Suddenly, President Obama seems to be everywhere, beating the drum about the need to attack Syria. His appearances show how much trouble he is in politically and illustrate how urgent his search has become for lifelines as he tries to muster support for a plan to intervene militarily against the Damascus regime.
First of all, Obama is courting members of Congress, Democrat and Republican, both allies and adversaries, even though he has developed few deep relationships with them over the years and the legislators have no personal reason to give him the benefit of the doubt on Syria.
He is scheduled to visit with Senate Democrats at their weekly policy luncheon Tuesday. And he also invited himself to a luncheon meeting with Senate Republicans Tuesday. Surprised GOP leaders said he'd be welcome but there seemed to be little chance that he would change many minds, not with public opinion hardening against the military strikes Obama is calling for.
And of course Obama is scheduled to address the nation about Syria Tuesday evening. He wants to punish the Damascus regime for allegedly using chemical weapons in a large attack last month that killed hundreds of women and children, and he is seeking congressional authorization to do so.
On Monday, the president and White House National Security Adviser Susan Rice met with members of the Congressional Black Caucus, some of his staunchest supporters. The fact that he felt the need to shore up this base among the African-American legislators showed the depth of his predicament.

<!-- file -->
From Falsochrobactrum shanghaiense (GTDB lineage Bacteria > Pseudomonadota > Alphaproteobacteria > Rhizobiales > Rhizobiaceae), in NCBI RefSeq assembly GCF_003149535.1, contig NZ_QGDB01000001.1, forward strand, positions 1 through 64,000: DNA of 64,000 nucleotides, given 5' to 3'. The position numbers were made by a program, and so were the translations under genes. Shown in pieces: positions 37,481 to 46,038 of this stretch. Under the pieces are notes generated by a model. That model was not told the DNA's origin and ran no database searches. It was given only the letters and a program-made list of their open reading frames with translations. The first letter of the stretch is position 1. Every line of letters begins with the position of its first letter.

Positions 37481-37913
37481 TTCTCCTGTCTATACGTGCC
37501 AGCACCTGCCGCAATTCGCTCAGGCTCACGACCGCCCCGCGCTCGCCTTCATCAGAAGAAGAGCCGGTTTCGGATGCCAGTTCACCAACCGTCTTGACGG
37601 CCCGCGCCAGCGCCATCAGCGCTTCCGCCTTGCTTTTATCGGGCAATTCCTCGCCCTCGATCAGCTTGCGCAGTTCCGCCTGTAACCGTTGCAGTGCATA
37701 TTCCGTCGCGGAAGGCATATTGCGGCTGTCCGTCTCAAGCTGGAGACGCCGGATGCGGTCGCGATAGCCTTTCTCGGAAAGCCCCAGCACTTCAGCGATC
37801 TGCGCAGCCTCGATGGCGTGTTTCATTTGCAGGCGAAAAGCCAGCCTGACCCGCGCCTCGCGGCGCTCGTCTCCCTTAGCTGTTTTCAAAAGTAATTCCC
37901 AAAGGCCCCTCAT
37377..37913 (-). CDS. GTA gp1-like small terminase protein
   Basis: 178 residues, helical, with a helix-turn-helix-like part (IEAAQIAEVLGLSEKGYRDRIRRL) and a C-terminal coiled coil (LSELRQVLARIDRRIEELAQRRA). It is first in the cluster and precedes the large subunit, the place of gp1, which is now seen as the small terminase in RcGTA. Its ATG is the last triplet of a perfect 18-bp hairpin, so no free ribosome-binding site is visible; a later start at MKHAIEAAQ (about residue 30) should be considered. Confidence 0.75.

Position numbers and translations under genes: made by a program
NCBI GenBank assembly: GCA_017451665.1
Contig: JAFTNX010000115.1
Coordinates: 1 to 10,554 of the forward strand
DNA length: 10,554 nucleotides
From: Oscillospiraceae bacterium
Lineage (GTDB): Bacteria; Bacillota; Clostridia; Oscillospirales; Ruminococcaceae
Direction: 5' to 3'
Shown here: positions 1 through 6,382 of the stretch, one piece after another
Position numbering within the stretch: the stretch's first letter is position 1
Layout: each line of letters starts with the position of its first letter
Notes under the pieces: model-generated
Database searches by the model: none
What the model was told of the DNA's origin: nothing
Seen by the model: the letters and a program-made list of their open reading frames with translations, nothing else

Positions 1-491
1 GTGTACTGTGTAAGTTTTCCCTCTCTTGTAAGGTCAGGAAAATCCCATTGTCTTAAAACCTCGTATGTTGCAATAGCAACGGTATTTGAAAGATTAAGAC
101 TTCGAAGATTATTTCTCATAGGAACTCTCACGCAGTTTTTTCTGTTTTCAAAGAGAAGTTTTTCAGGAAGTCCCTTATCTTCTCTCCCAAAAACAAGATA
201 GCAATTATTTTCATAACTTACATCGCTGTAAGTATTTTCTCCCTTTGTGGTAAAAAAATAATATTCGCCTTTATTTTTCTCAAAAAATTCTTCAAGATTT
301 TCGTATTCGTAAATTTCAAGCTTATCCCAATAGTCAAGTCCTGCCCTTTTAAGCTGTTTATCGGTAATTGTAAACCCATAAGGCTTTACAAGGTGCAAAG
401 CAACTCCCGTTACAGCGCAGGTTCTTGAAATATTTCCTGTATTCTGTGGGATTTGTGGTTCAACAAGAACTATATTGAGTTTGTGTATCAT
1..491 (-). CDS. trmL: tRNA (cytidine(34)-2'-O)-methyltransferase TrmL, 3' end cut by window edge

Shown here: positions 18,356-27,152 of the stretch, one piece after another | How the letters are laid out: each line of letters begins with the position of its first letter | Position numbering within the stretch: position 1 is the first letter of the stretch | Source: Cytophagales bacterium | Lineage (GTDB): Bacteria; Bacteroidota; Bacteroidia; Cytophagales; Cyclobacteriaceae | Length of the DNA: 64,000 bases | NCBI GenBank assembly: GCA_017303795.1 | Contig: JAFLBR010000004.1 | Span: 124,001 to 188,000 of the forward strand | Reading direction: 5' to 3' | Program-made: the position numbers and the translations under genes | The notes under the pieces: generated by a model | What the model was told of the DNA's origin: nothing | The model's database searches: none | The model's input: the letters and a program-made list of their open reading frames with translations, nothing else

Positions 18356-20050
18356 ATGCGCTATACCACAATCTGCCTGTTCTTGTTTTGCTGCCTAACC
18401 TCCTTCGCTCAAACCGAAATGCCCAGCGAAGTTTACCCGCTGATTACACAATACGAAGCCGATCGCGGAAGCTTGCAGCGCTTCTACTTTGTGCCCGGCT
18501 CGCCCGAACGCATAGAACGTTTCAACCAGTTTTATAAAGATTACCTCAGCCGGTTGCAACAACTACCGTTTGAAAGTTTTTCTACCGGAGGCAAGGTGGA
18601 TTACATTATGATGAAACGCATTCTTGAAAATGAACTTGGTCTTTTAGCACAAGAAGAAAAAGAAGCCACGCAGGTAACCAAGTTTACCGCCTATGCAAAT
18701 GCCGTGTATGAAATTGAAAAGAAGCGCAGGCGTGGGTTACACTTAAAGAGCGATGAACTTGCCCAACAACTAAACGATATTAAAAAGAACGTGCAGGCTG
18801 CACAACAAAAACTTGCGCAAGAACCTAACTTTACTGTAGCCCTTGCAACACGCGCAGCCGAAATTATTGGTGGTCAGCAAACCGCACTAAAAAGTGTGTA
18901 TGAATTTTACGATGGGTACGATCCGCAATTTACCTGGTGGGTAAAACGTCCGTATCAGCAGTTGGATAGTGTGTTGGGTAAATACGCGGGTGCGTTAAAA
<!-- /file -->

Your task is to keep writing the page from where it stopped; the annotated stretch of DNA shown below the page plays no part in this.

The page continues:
Trying to expand his support, he also gave interviews to six television networks in which he urged Congress and the public to back his plan to use force in Syria.
Obama welcomed a new initiative by Russia to persuade the Syrian regime of ruler Bashar Assad to surrender its chemical weapons to an international group. But the president said he was skeptical that Russia and Syria were interested in a genuine effort to destroy those weapons or take them out of Assad's arsenal. Obama's aides said it might be a ploy to delay the U.S. military strikes. Russia is a longtime ally of Syria.
Rep. Steve Israel, D-N.Y., who supports limited strikes against the Assad regime, told CNN that the Obama administration has an "obligation to test the Russians" and make sure they are making a reliable offer to defuse the crisis.
But Rep. Alan Grayson, D-Fla., said the White House has changed its explanations for the Syrian intervention too many times and hasn't provided proof that Assad was behind the chemical attacks. Grayson told CNN that Obama seemed to be heading toward starting "a dumb war" that would be "counterproductive."
Ken Walsh covers the White House and politics for U.S. News. He writes the daily blog "Ken Walsh's Washington" for usnews.com and "The Presidency" column for the U.S. News Weekly. He is the author of the new book "Prisoners of the White House: The Isolation of America's Presidents and the Crisis of Leadership." Ken Walsh can be reached at email@example.com and on Facebook and Twitter.